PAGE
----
Recent Tutoring Session Reviews
"We reviewed concepts in thermochemistry, energetics, and kinetics. We applied these concepts to various practice questions."
"The student and I went over her physics review packet in preparation for her comps exam tomorrow. We specifically went over determining acceleration from position and velocity plots. We also went over momentum and forces."
"The student and I went over acid/base chemistry, and I believe that he is well prepared for his upcoming exam. I am in the process of creating a video for him to use as a review."
"We reviewed water and its chemistry, population mechanics, evolution, animal development, and genetics. The student has been receptive and has been doing some practice problems on her own. I recommended doing more practice problems before the exam and going over not only the questions, but also going through the answer choices of why they are/aren't correct. I also recommended doing more practice/review so that she can have more specific questions for me next time to review since she seemed not sure of what to ask."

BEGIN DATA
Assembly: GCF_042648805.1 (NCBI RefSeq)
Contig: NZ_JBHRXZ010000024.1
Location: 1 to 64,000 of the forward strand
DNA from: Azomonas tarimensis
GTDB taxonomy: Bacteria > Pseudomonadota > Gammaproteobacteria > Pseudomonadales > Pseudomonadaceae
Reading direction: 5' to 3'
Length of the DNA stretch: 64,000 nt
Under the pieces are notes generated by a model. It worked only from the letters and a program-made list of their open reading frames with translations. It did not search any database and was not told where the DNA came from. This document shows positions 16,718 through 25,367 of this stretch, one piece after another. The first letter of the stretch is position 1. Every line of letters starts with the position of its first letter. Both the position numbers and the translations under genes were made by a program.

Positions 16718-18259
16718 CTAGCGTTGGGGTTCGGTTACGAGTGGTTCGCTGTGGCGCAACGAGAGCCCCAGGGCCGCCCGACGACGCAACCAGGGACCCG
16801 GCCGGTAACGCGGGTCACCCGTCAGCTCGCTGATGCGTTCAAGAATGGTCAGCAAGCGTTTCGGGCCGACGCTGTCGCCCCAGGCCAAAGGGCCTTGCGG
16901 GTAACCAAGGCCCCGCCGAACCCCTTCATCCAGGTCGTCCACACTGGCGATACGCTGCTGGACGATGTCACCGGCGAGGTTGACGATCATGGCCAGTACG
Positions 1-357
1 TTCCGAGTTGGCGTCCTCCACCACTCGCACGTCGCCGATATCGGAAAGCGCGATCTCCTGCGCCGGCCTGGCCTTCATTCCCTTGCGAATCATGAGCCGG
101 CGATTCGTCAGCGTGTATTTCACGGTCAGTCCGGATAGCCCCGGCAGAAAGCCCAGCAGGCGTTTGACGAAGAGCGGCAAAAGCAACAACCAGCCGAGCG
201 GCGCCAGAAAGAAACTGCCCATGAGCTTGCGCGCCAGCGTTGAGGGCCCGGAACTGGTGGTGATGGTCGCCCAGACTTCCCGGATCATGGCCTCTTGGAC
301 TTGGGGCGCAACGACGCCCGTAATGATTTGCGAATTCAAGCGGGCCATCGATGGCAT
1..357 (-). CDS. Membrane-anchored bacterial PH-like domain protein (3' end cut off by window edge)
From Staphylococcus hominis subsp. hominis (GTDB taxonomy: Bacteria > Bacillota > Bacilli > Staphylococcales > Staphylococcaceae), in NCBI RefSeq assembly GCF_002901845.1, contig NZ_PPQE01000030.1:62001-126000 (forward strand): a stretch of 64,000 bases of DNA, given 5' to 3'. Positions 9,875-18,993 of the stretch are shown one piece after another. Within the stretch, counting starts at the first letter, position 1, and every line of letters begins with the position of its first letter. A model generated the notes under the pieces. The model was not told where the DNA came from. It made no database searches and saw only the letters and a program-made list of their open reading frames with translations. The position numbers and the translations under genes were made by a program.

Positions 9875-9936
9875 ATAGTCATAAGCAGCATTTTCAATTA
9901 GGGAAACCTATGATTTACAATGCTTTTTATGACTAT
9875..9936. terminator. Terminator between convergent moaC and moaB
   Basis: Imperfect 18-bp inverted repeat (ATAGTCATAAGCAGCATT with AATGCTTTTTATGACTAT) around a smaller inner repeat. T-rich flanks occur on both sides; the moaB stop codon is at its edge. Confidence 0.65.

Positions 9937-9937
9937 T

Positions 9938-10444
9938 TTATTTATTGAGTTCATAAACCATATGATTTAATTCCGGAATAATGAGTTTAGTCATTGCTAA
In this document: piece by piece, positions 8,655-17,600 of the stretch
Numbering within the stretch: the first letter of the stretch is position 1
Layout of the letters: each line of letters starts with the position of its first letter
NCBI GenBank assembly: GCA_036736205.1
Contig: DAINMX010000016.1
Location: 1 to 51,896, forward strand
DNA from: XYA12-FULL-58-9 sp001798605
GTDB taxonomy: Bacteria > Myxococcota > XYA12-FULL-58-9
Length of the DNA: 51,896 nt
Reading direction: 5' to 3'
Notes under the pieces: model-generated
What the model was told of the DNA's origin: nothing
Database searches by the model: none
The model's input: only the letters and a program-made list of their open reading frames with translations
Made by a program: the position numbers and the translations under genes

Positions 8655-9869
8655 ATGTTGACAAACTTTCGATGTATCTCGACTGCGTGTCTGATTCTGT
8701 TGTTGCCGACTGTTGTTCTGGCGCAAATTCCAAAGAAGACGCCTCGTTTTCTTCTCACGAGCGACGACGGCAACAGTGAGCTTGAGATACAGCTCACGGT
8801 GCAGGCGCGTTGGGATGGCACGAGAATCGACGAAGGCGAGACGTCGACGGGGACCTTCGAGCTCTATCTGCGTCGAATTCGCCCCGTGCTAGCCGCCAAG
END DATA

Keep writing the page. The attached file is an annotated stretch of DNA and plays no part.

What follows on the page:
"Today, we covered an introduction to organic chemistry. We started with alkanes and how to name alkanes. In addition, we talked about the properties of alkanes and went over functional groups and their properties and naming prefixes and suffixes. Lastly, we went through some alkane naming problems."
"This session focused on finishing up the FRQ section. The main concepts covered included gas laws, rate laws, and bonding. For gas laws, it is important to recall PV=nRT and partial pressures. These concepts are usually tested when it comes to calculations. Rate laws fall under initial rate laws and integrated rate laws. Thus, read the question to determine which kind of rate law is needed. Initial rate laws are used to determine the rate at t=0s, while integrated rate laws are used to determine the concentration of a certain product or reactant after certain time. Lastly, concepts in the bonding question emphasize understanding how bond strength and intermolecular forces contribute to physical properties of a compound. When drawing full Lewis dot structures, do not forget to include lone pairs and use electron configurations to determine the maximum number of bonds a certain atom can have."